CFM International offers its support for the engine, and signed a 15-year Rate per Flight Hour agreement with Loong Air for 20 LEAP-1A at U.S $333 million, or $3039 per engine per day, in contrast with U.S. $138 million for 17 CFM International CFM56 over 12 years or $1852 per engine per day.[23] As a number of A320neo engine for ANA group of Japan was also ordered in 2014, there is a possibility to select the LEAP engine.[24]


Airbus A320neo prototype with Leap engines.


Data from CFM International

General characteristics

  • Type: Twin-spool, high bypass turbofan
  • Length:
  • Diameter: 1.75 - 1.98 m
  • Dry weight:


  • Compressor: Single-stage fan, 3-stage low pressure compressor, 10-stage high pressure compressor[8]
  • Combustors: annular
  • Turbine: Two-stage high pressure turbine, 7-stage (737 MAX: 5-stage) low pressure turbine


Fan diameter [25] 78 in (1.98 m) 69.4 in (1.76 m) 78 in (1.98 m)
Bypass ratio (BPR) [25] 11:1 9:1 11:1
Overall pressure ratio (OPR) [25] 40:1 40:1 40:1
Thrust [26] 24,500–32,900 lbf (109–146 kN) 23,000–28,000 lbf (100–120 kN) 27,980–30,000 lbf (124.5–133.4 kN)
Fuel burn (vs. current CFM56-7BE engine) [27] ~ -15% ~ -15% ~ -15%
Stage count [28] 1-3-10-2-7 1-3-10-2-5 1-3-10-2-7
Application [29] Airbus A320neo family Boeing 737 MAX family COMAC C919
Entry into service [29] 2016 2017 2018

See also[edit]

Related development
Comparable engines
Related lists


  1. ^ a b "CFM launches a new era as first LEAP engine begins ground testing". CFM International. 2013-09-06. Retrieved 2013-09-07.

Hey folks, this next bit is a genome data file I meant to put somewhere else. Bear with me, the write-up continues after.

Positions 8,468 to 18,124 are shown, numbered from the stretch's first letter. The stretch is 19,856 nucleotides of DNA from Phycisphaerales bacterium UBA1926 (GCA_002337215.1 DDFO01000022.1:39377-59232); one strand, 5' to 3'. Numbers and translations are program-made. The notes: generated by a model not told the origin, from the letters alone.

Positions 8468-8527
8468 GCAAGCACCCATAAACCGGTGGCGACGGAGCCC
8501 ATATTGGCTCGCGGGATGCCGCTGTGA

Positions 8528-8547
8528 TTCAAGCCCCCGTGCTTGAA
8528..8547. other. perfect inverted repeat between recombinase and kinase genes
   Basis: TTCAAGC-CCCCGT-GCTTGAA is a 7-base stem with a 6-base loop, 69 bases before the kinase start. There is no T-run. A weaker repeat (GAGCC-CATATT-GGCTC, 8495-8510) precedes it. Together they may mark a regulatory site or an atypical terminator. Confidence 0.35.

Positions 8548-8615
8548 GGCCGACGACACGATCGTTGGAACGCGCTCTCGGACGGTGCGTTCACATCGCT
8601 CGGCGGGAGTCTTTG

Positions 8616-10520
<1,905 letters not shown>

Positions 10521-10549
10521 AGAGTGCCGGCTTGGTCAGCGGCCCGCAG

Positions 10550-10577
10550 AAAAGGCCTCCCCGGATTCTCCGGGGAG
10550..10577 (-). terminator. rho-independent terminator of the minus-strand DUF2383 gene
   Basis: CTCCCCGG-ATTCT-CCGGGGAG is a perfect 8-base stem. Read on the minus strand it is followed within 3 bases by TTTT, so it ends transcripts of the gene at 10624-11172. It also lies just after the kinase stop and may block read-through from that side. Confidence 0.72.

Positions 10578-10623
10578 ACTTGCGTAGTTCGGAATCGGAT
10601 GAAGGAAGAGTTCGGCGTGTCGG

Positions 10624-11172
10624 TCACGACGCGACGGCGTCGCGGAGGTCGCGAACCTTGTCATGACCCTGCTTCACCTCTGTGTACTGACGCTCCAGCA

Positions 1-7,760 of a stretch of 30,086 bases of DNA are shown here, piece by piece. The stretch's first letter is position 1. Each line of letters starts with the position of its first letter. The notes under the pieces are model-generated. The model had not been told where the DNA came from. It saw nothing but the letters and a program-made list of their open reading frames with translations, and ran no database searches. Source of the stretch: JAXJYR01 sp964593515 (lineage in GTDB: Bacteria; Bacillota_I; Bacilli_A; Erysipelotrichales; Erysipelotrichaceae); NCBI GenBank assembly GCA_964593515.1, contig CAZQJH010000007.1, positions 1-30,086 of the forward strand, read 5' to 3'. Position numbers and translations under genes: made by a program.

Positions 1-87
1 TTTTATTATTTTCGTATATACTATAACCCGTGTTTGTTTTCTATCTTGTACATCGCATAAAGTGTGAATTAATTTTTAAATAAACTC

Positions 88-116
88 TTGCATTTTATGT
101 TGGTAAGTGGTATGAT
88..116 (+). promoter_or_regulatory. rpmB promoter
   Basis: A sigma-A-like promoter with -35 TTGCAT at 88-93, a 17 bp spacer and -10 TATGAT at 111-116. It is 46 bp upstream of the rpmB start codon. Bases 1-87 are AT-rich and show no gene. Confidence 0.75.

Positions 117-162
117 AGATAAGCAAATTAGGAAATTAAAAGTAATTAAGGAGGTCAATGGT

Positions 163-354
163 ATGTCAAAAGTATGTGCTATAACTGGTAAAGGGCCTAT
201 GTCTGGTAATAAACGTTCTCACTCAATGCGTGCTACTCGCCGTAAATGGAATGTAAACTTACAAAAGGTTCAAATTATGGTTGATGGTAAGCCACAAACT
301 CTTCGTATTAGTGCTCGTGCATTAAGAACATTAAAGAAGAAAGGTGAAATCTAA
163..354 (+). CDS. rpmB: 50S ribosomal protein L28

2. ^ "Ryanair to Purchase 200 CFM LEAP-1B Engines at a value of more than $2.6B". CFM International. 8 September 2014. 
  3. ^ LEAP Turbofan Engine, History
  4. ^ CFM Laying the Technology Foundation for the Future. CFM International
  5. ^ a b "CFM Unveils New LEAP-X Engine". CFM International. 2008-07-13. Retrieved 2008-07-16. 
  6. ^ Norris, Guy, Hot blades, Aviation Week & Space Technology, April 27-May 10, 2015, p.55
  7. ^ New engines: flurry of activity despite downturn
  8. ^ a b LEAP-X: Redefining Turbofan Engines for Narrowbody Aircraft
  9. ^ a b Norris, Guy, Pressure testing, Aviation Week and Space Technology, October 28, 2013, p. 43
  10. ^ Dalløkken, Per Erlien (21 April 2015). "Verdens største jetmotor får 3D-printet komponent" [World's biggest jet engine gets 3D-printed component]. Teknisk Ukeblad. Retrieved 22 April 2015. 
  11. ^ GE
  12. ^
  13. ^ Norris, Guy, Pressure testing, Aviation Week and Space Technology, October 28, 2013, pp.42-43
  14. ^ Norris, Guy, Boom time, Aviation Week & Space Technology, October 13, 2014, p.40
  15. ^ "Engine problems aren’t Propulsion South Carolina’s problem". 
  16. ^ CFM International to provide engines for COMAC's C919
  17. ^ CFM to finish Leap core testing by mid-May
  18. ^ Airbus A320neo story FlightGlobal
  19. ^ "Boeing and American Airlines Agree on Order for up to 300 Airplanes - Jul 20, 2011". July 20, 2011. Retrieved May 31, 2013. 
  20. ^ Boeing Confirms Duopoly With Airbus Announcing Re-Engining Of 737. Forbes
  21. ^ Boeing rendering illustrates major changes to 737NE.
  22. ^ "Southwest Airlines Will Become Launch Customer for the New Boeing 737 Max Aircraft - Southwest Airlines Newsroom". December 13, 2011. Retrieved May 31, 2013. 
  23. ^ "Zhejiang Loong Air signs RPFH agreement for CFM56-5B engines". Aviation News Ltd. 15 June 2015. 
  24. ^ "Zhejiang Loong Air signs Service agreement for CFM LEAP-1A engines". Aviation News Ltd. 15 June 2015. 
  25. ^ a b c "LEAP Brochure" (PDF). CFM International. May 28, 2013. Retrieved May 7, 2014. 
  26. ^ "The Leap Engine". Retrieved May 31, 2013. 
  27. ^ "Aviators". September 12, 2012. Retrieved May 31, 2013. 
  28. ^ "Comparing the new technology Narrow-body engines: GTF vs LEAP maintenance costs". November 9, 2011. Retrieved May 31, 2013. 
  29. ^ a b "CFM To Release A320NEO Leap Engine Final Design By Year-End". November 7, 2012. Retrieved May 31, 2013. 

External links[edit]